Saturday, February 21, 2009

The Dirt Industry

Just back from a trip to India.  Lots of cool stuff going on--Gurgaon looks like Hong Kong, Bhopal's still livable--but from an economist point of view there's something very strange about Asian economies: The reliance on the dirt industry.

This is perhaps most evident in China, where a full logistics supply chain links dirt farms to dirt distribution centers, onwards via truck and barge to dirt refineries, where they are processed before being sent to additional refineries.  This serves to efficiently combine and distribute many different kinds of dirt via a long logistics supply chain.  Final uses include fertilizer and plaster for construction purposes, but much of the dirt remains in a closed loop from one area to another--something of a modern day shell-trading circle.

India has further specialized in the dust and rock industries.  Abundant rock farms supply the necessary raw materials, which are distributed for end use alongside roads.  These are slowly ground into smaller and smaller rock forms, before reentering the economy in pebble form.  The dust industry tends to be a little more nature-oriented.  As leveling forests opens up vast plains of dust, these gradually enter the ecosystem in a vast cyclic pattern.  Falling on the ground, they are laboriously brushed and swept and trodden back into the air, before circulating and falling again through the efforts of time and (especially) rainfall.  On the land, patterns of dust use create migratory dunes.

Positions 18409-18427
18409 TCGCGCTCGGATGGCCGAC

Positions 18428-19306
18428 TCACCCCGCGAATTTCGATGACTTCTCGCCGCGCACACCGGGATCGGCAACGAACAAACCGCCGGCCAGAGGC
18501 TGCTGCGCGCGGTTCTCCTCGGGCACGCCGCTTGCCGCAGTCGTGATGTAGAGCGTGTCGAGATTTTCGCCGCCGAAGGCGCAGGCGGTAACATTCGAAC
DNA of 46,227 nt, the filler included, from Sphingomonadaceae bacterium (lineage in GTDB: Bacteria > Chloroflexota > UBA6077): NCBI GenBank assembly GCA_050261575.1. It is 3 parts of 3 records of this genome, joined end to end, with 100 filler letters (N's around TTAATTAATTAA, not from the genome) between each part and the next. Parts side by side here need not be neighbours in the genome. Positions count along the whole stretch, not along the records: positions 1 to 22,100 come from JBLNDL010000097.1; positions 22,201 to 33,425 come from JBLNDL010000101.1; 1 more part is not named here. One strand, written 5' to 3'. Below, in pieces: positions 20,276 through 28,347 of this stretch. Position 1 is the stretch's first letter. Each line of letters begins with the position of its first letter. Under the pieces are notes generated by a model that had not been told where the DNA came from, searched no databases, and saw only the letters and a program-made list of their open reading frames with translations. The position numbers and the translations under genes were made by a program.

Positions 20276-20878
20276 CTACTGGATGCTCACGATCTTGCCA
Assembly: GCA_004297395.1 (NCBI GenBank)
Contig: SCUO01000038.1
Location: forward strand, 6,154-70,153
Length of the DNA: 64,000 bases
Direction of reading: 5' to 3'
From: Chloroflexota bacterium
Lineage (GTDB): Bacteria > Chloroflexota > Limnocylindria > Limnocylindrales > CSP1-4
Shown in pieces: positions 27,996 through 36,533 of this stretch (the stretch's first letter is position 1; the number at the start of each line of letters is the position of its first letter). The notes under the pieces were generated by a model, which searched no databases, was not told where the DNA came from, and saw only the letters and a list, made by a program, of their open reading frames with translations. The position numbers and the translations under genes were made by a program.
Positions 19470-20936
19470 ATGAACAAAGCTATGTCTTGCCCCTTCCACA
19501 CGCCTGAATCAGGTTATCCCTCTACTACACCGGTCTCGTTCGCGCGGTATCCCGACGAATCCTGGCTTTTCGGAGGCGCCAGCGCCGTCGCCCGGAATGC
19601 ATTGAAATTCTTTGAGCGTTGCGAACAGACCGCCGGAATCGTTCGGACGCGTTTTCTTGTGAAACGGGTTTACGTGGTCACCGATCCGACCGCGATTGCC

I await the work of more distinguished ecologists and economists looking into this criminally understudied economic sector.

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